The Shuar was well received and accepted by the father of Tsunki, who ... sat on his chair, chimpi`, ... the chimpi` was a coiled anaconda. {cf. Vis.n.u reclining on the huge serpent Vasuki} He was offered an anaconda to sit on as well, but he refused. They then gave him a tortoise as kutan, and he was told to hit its head when it moved.


The anacondas of the rivers were like the pigs of the Tsunkis ... . The walls of the house were full of nayump ... . ... One day they told him to go and see his (Shuar) women ... . The Shuar did so, but he could not sleep with them because of his big penis. {this must be, as yet, part of a dream, namely in the above-water portion of the dream-world} ... Because of the love that Tsunki felt for the Shuar man, she went to live with him on earth, changing herself into a snake called titink. ... During the night one of his wives got up to look for him and, with great surprise, observed how he was wrapped in a cloak of shining water. ...


Then Tsunki ... went to her father Tsunki and told him about the mistreatment she had suffered. Her father Tsunki ... let the anacondas {cf. [Maori] Tuna-roa ‘long eel’ who became the first coconut-palm} free, and started a great storm. ... The Shuar man ... grabbed a little daughter and carried her to the mountains. He climbed the highest mountain and then climbed the highest palm tree ampakai with his daughter. ... There was thunder and lightning {After Tiberius, a "king was Arramulius [/arra/ ‘earnest-money’ + mulus ‘mule’ (perhaps Tuphoieus the storm-ass)] Silvius, who reigned for 19 years. It is related that Arramulius ... claimed to rival the power of Aramazd [Ahura Mazda!]. ... Consequently the gods exacted vengeance and killed him with a bolt of lightning and submerged his house in the Alban lake." (ECh, loc. cit.)} ... The water inundated the earth, except for the palm tree where the Shuar sat with his daughter. ... It is said that the man married his daughter when she grew up".


another shamanic legend, of how a woman became a shamaness : "Then she heard Tsunki’s voice ... . They dived through the water and entered into the house of Tsunki. There she was given a tortoise to sit on (as kuntank) ... . {[Aztec goddess] Ayo-pechtli ‘tortoise-seated’} ... They all gave her tsentsak through the nose. ... she felt how the darts covered her body, entwined like armour."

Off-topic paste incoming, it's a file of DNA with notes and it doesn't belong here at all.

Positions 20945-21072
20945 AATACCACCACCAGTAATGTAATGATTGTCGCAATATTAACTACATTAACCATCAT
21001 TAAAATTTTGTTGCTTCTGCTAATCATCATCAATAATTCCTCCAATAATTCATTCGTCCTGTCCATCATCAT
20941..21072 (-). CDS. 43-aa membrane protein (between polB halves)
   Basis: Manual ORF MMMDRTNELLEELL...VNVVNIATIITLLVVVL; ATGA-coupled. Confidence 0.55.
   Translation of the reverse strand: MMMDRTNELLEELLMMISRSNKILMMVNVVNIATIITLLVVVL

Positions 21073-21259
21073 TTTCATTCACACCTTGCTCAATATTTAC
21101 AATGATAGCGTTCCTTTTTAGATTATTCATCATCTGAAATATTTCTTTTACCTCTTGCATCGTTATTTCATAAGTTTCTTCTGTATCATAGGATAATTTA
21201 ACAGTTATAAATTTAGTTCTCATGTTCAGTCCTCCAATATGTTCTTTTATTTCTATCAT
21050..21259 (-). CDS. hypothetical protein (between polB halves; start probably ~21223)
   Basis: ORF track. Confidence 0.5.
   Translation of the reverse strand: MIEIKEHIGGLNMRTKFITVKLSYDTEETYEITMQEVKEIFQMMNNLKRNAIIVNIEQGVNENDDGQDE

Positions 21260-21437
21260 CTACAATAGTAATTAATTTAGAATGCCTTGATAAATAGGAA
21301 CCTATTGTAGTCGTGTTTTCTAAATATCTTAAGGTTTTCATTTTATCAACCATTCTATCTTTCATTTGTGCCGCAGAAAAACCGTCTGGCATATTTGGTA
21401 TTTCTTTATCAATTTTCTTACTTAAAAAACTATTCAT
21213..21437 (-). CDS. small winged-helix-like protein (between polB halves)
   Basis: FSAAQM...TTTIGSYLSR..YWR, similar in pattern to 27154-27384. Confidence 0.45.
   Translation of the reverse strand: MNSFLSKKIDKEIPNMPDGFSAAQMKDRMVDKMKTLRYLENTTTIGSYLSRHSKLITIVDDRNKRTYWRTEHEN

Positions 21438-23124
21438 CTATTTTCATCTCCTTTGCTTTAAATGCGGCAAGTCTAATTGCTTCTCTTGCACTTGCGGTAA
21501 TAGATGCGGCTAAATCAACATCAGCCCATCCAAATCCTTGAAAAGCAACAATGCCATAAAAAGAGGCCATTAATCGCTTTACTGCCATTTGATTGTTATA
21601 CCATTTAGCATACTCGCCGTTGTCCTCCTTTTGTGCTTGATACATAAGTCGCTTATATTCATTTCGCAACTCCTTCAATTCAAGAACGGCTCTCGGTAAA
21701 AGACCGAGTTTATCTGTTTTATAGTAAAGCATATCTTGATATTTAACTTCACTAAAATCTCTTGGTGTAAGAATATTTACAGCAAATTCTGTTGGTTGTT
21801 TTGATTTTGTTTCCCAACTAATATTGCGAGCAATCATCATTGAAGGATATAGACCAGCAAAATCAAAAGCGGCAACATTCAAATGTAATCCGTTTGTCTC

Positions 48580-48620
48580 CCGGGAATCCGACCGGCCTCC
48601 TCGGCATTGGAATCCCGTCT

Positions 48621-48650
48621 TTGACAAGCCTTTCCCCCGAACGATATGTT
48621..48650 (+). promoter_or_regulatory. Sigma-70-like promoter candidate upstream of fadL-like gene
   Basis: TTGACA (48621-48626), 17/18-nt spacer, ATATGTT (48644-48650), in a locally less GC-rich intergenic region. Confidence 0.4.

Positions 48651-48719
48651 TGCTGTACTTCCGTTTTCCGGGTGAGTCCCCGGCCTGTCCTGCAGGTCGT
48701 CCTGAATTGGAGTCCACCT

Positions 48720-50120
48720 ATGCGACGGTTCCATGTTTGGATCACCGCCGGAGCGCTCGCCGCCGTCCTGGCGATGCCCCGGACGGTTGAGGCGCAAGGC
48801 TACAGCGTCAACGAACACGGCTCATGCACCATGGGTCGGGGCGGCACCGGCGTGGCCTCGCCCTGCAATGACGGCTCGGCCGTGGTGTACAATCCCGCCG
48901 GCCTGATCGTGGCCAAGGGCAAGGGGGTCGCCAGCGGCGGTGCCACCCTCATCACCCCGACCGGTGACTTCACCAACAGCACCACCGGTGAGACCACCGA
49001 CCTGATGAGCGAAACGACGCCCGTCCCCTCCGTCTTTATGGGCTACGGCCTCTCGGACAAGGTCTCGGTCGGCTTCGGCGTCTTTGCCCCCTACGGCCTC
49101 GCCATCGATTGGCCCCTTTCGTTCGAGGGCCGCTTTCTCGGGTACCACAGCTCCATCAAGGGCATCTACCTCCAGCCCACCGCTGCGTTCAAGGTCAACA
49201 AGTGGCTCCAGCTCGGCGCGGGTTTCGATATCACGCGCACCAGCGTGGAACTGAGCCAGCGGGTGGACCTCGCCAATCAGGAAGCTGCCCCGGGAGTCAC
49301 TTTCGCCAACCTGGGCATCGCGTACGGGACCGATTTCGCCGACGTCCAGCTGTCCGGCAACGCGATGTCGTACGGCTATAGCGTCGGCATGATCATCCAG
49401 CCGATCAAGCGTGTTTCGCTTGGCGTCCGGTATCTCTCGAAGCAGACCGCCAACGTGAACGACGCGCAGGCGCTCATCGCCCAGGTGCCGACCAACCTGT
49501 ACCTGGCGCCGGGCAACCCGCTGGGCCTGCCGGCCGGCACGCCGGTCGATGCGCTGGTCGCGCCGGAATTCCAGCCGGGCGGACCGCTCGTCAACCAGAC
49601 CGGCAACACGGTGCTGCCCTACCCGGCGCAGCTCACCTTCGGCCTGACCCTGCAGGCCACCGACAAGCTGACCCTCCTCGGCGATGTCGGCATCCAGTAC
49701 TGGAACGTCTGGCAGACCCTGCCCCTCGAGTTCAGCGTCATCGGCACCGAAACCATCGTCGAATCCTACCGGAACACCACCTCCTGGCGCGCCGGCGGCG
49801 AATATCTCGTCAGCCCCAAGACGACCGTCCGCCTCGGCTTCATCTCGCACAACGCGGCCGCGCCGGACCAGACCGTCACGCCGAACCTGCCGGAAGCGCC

"I saw Tsunki ... . ... She was a beautiful woman with long hair and greenish anaconda-like skin." "Karsten (1935:376) ... describes Tsunki as ‘a woman-like being with long hair and large breasts.’ "


"A woman who wants to become uwishi`n may go to a riverbank ... . ... Then Tsunki`nua ["suffix nua, woman" (p. 317)] comes ... . ... Tsunki`nua puts a namur in her hand, then she gives her tobacco juice ... . Like that Tsunki`nua gives power."


"One takes this mikiuch (shaman’s maikua) and sees Tsunki of the river. ... There is a woman Tsunki, and a man. ... Tsunki gives ... puno".


"The uwishi`n sleeps with Tsunki. ... Playing tuma`n she gives power. There are Tsunki men and there are Tsunki women. Ever time I take nate`m I meet Tsunki."

"When I drink nate`m, I meet Tsunki. She sings, I sing. ... She’s wearing pearls and tawasp, its beautiful."

FL = FOLKLORE. London, 1893.

ECh = Eusebios : Chronicle.

HM = Giorgio de Santillana and Hertha von Dechend : Hamlet’s Mill. 1977.

H/EE/HD = The Meridian Hebrew/English English/Hebrew Dictionary.

{Breccan = Bhr.s`a ‘extremely’, a comrade of Bhr.ngin, praesident of (GIO, p. 6) a gan.a (gan.a = democracy, vide e.g. DI; RK)}

GIO = Handelman & Shulman : God Inside Out. 1997.

DI =

RK =

{Etsa was imprisoned under the trunk of a paeni (Minquartia punctata) tree. [cf. hollow-trunked living baobab trees actually used formerly as prisons] "Using his magical powers, Etsa hollowed out the trunk by which he was held prisoner, got inside, and climbed up to the sky, where he became the sun." (JP, p. 21)}

references in text :-

Harner 1978 = Michael Harner : Shuar. Quito : Mundo Shuar, 1978.

Karsten 1935 = SOCIETATIS SCIENTIARUM FENNICA, COMMENTATIONES HUMANARUM LITTERARUM, vol. 7, no. 1 = R. Karsten : The Head-hunters of Western Amazonas. Helsingfors, 1935.

Harner 1972 = Michael Harner : The Ji`varo, People of the Sacred Waterfalls. Berkeley : U of CA Pr, 1972.

Taylor 1993 = A.-C. Taylor : "Remembering to Forget ... among the Jivaro". In :- MAN 28 (1993).

Pellizzaro 1980b = Siro M. Pellizzaro : Tsantsa. Sucu`a : Mundo Shuar, 1980.

Pellizaro 1997 = Siro M. Pellizzaro : Aru`tam. Sucu`a, 1997.

Brown 1986a = M. F. Brown : Tsewa’s Gift. Smithsonian Inst, 1986.

Brown 1988 = M. F. Brown : "Shamanism and Its Discontents". In :- MEDICAL ANTHROPOLOGY QUARTERLY 2 (1988).

Descola 1996 = P. Descola : The Spears of Twilight. London, 1996.

Chumpi Kayap 1985 = M. M. Chumpi` Kayap : Los "anent". Bomboiza (Ecuador) : Instituto Normal Bilingu:e Intercultural Shuar, 1985.

ACTA UNIVERSITATIS UPSALIENSIS – UPPSALA STUDIES IN CULTURAL ANTHROPOLOGY, No. 33 = Marie Perruchon : I Am Tsunki. Uppsala U, 2003. [authoress’s husband is Mingo Jempekat Shuir (p. ix)]